Requirements and Overlaps of Valuation under various Laws – By Mansi Dinesh Posture

Requirements and Overlaps of Valuation under various Laws - By Mansi Dinesh PostureLLB and currently pursuing Graduate Insolvency Programme(GIP), Indian Institute of Corporate Affairs Introduction “A value has a value, only if its value is valued” Valuation is the analytical…

Vishwanatha Sridhar Prabhu Vs. Union of India Case Summary – By Akhila Bolla

High Court in this case has granted Interim relief for Pending the hearing and final disposal of the present Writ Petition, stay the operation and effect of the Order passed on February 28, 2022 passed by the IBBI for suspending the registration of Mr. Vishwanath Shridhara Prabhu as a registered valuer till he is acquitted of the charges.

Vidarbha Industries Power and Rainbow Papers judgments of Supreme Court may be nullified in incoming amendments under Insolvency and Bankruptcy Code, 2016 (IBC)

There is total 16 judgments (reported in IBC Laws till 18.01.2023) were passed by various forms such NCLAT/NCLT referring Vidarbha Industries Power Ltd. Vs. Axis Bank Ltd. (2022) ibclaw.in 91 SC. Similarly, total 8 judgments (reported in IBC Laws till 18.01.2023) were passed by various forms such NCLAT/NCLT referring State Tax Officer Vs. Rainbow Papers Ltd. (2022) ibclaw.in 107 SC. On January 18, 2022, MCA has invited public comments on various amendments in IBC. In these proposed amendments, it has also proposed that: a. Section 7 of IBC may be amended to clarify that while considering an application for initiation of the CIRP by the financial creditors, the AA is only required to be satisfied about the occurrence of a default and fulfilment of procedural requirements for this specific purpose (and nothing more). Where a default is established, it is mandatory for the AA to admit the application and initiate the CIRP. b. All debts owed to Central Government and the State Government, irrespective of whether they are secured creditors pursuant to a security interest created by a mere operation of statute, shall be treated equally with other unsecured creditors. These all judgments which referred Vidarbha Industries Power and Rainbow Papers judgment can be access using sub-subject in IBC Laws’s Case Law Portal.

EPFO Vs Banks – The Priority in Payment of Debts – By Chidambaram Ramesh

Recently, the Madras High Court ruled that the banks claiming as secured creditors under the SARFAESI Act cannot seek a ‘first charge’ over the lien on the money deposit because the lien is not covered under the SARFAESI Act as a security interest.  Two arguments support the ruling of the Madras High Court.  First, the term “lien” is notably omitted from Section 2(z)(f) of the SARFAESI Act.  Second, Section 31 of the SARFAESI Act specifies that the Act’s provisions do not apply to the lien.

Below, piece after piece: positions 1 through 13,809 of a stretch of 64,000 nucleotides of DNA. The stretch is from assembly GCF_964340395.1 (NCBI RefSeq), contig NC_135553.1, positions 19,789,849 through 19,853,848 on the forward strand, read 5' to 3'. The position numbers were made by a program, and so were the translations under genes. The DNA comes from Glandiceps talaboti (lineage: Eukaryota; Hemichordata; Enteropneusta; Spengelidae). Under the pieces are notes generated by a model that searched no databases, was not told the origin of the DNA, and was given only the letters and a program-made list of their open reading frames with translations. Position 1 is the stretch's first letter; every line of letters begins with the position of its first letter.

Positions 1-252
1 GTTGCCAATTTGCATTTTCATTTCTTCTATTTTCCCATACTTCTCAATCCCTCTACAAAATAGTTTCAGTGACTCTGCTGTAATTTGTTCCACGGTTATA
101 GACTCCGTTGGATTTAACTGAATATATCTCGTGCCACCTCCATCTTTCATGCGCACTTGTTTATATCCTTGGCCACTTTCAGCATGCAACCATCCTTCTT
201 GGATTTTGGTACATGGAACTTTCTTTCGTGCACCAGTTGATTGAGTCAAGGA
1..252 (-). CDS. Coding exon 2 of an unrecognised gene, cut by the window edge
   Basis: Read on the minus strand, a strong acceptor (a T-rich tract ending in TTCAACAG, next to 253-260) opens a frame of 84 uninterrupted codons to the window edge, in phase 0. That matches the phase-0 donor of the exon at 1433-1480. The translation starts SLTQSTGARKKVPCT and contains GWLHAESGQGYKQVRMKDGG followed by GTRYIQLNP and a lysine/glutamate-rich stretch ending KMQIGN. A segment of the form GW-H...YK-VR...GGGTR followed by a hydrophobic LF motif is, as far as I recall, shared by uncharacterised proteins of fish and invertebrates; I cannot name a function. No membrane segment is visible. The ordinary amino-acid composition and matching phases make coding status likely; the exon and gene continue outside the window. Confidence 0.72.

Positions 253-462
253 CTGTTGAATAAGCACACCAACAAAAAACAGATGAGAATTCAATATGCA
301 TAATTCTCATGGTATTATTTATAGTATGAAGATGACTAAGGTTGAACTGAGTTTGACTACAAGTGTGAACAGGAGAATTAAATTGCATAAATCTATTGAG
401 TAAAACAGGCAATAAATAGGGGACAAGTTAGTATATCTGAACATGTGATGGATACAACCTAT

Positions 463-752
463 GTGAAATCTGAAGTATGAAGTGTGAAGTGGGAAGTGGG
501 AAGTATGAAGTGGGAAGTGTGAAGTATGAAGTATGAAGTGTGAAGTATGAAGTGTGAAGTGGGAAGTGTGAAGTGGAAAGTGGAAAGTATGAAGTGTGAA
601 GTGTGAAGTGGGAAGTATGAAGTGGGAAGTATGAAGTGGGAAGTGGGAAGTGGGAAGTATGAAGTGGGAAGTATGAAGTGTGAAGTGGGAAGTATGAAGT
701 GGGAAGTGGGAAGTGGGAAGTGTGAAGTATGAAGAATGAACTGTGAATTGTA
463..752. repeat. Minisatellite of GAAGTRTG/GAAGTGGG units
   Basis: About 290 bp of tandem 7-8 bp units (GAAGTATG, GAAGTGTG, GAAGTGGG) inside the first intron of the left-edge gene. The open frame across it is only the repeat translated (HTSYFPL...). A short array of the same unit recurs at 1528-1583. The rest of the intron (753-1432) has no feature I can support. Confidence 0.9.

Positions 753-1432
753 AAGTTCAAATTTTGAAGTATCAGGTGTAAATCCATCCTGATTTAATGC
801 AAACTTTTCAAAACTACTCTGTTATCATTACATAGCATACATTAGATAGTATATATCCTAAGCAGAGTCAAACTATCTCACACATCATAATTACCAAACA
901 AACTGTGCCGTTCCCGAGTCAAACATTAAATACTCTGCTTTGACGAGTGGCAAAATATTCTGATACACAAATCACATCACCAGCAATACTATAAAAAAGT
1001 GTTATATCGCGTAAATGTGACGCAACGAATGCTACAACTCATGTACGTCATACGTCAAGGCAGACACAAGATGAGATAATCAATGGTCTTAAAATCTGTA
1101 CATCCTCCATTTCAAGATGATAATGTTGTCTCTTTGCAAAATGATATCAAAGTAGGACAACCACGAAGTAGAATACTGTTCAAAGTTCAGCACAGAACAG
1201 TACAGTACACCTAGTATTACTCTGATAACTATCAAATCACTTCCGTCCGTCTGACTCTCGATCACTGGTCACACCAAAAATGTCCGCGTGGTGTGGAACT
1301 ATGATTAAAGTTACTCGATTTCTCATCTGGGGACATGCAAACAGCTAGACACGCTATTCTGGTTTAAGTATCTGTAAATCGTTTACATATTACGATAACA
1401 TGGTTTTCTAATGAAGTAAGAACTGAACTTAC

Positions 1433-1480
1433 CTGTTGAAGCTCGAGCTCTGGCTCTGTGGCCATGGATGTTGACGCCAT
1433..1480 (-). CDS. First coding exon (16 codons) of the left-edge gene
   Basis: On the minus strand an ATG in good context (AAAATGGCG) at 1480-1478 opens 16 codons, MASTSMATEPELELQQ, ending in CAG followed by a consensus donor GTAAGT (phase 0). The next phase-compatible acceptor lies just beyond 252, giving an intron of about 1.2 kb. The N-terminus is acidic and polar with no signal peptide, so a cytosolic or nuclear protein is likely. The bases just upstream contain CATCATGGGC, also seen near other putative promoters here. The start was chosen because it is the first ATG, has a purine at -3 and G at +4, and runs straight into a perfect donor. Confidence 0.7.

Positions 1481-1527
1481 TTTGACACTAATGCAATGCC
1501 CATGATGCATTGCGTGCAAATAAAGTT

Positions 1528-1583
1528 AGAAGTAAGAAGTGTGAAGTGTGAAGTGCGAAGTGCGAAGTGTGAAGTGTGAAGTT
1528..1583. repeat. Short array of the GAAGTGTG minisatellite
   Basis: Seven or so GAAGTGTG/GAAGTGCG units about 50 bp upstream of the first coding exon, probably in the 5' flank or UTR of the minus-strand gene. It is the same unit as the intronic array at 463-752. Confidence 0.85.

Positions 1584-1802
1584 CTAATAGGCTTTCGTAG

SEBI vs. IBC – A post CIRP anomaly – By Akshit Gupta

On November 11, 2022, The Securities and Exchange Board of India (SEBI) released a consultation paper[1] on the modalities of the Insolvency and Bankruptcy law, when the process was applied to publicly listed companies . It was an attempt to streamline the interests of a private equity  investor or shareholder with that of a financial creditor, associated with an entity undergoing the Corporate Insolvency Resolution Process (CIRP).  The notification was in response to the grievances expressed by the shareholders of delisted entities post liquidation vis-a-vis the asset distribution process.

Distinction in Treatment of Financial Creditors vs. Operational Creditors under IBC – By Vidushi Puri

The distinction between financial and operational creditors is crucial under the Code. When both Operational and Financial Creditors are unsecured, it is clearly a matter of discrimination as opposed to differentiation. The ultimate purpose of every creditor, whether financial or operational, is to maximise recovery. The IBC contains no incentive mechanism to encourage such a transition and ensure that financial creditors do not act only in their own self-interest.

Personal Guarantors’ Insolvency: An Analysis of Recent Judicial Trends – Adv. Akshay Goel and Adv. Nipun Gautam

The problem with this interpretation of Section 96 is two fold; firstly, the presumption that a liability under Section 66-67 of IBC is a future debt, and secondly, a practical impossibility arising out of the judgment. Addressing the first, it is pointed out that under Section 66, a resolution professional reports such transactions which in his opinion are fraudulent in nature and seeks a direction that the management of the corporate debtor be directed to make contribution to the assets of the corporate debtor to the extent of the impact of such fraudulent transactions.